We imagine our minds are similar. We see a person out there, they are a ‘difficult person’ and we have captured an accurate image of this ‘difficult’ person and it’s a very fixed solid reality.
In fact, our mind is more like a virtual reality headset.
So we’re not actually experiencing the objective reality out there. Yes, it’s happening, but we’re creating our own internal experience of what’s happening outside us.

So you might wonder…virtual reality headset camera, so what?
Well, that has a number of significant positive implications for how you deal with difficult person or indeed any challenge in your life.
You see the more you can start to grasp that our experience is internally generated, that we live in in a thought-created reality, it just allows us to relax our grip on this very fixed, solid idea of this person being a ‘difficult’ person.
Yes, you’ll have memories of things that happened. You’ll have worries and concerns about something in the future, but the more you can start to see that that’s a transient and thought-generated noise that’s constantly going through our minds, the greater sense of ease, composure, sense of balance that you will have regardless of the behavior of the other person.

You’ll begin to see that if you’re in a more relaxed state of mind, if you’re less caught up in the noise in your head about that person, then you’re going to be different in those interactions.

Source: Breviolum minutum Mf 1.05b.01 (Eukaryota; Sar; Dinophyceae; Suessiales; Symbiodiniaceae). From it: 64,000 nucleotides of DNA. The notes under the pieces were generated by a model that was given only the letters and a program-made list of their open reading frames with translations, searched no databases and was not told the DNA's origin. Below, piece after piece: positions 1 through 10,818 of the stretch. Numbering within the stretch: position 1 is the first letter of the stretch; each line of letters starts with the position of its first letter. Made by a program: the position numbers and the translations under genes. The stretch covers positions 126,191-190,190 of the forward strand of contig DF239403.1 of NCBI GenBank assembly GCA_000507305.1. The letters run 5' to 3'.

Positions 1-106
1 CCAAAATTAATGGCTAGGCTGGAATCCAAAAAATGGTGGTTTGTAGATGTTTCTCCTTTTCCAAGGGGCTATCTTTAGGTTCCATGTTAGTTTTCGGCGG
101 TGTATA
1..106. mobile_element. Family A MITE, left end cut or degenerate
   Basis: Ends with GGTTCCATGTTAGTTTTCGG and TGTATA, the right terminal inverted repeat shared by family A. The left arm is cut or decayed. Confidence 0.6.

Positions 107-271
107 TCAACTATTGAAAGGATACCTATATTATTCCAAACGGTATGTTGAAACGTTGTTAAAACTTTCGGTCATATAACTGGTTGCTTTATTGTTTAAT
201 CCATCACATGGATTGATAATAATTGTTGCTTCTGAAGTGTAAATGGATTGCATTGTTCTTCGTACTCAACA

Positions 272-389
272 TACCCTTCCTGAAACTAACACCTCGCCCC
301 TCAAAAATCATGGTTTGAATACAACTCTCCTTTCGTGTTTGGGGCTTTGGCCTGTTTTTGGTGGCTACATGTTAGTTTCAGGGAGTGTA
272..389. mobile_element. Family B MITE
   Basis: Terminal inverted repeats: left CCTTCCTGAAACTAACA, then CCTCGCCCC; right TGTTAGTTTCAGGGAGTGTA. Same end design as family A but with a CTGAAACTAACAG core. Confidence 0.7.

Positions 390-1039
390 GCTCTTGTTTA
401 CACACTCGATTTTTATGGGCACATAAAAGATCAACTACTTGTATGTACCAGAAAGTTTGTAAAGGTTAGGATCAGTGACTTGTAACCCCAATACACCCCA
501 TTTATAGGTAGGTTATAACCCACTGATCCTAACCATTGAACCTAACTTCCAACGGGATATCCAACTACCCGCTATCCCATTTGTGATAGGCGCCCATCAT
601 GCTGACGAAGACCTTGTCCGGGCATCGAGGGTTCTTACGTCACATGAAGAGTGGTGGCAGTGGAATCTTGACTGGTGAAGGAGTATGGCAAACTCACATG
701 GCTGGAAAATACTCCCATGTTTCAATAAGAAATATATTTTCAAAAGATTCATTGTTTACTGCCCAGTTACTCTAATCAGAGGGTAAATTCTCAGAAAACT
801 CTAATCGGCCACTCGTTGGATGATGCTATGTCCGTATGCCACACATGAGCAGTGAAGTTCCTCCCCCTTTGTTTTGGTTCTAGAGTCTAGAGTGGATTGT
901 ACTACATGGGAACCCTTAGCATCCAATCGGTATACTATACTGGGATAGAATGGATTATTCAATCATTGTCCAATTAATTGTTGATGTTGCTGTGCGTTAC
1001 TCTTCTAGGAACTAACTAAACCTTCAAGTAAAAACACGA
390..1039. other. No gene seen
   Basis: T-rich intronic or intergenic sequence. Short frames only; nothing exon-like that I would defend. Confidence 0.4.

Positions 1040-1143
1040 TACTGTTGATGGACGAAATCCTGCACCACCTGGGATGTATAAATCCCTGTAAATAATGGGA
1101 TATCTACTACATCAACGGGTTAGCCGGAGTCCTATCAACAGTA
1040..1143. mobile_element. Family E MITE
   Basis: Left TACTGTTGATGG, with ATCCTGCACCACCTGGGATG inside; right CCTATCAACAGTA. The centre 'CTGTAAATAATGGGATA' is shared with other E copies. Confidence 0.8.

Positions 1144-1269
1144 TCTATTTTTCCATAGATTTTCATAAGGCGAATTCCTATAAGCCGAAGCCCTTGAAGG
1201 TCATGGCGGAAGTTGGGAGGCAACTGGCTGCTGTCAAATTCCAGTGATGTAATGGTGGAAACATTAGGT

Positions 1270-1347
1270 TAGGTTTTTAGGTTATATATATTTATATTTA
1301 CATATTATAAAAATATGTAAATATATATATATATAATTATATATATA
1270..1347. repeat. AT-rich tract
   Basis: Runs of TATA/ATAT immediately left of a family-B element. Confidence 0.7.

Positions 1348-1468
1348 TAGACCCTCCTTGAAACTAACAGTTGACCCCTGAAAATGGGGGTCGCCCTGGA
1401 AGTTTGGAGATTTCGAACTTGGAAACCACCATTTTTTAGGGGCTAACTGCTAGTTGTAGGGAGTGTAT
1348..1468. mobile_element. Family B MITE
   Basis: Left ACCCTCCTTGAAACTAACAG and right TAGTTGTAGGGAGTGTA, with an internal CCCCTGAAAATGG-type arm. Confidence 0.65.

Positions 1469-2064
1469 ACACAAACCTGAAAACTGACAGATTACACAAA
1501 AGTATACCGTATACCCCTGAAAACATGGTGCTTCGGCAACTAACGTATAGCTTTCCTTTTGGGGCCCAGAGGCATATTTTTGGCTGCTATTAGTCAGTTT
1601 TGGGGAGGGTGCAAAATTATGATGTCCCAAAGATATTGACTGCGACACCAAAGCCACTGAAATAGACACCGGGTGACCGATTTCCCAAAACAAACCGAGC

You’re going to be more open and be less defensive.
You’re going to be less wary, less on edge.
You’re going to have greater sense of goodwill towards that person. That will impact on the interactions you have with them.
Secondly, for the time you’re not in that person’s presence you’ll be much less impacted. So often people say to me, you know, it’s that I’m worrying and thinking about this person when I’m at home in the evening. This person is taking up too much space in my head.
That’s not going to be happening as much.
Instead, you will begin to see that this is just all part of the continuous noise that everybody’s experiences about difficult situations in their lives. When you don’t take it on and take it all too seriously, it sort of disappears by itself.

You will find yourself less caught up worrying about their behavior or worrying about the next interaction or ruminating on the last interaction you’ve had with them.
You’re just going to be in a more resourceful, more open, more relaxed state of mind.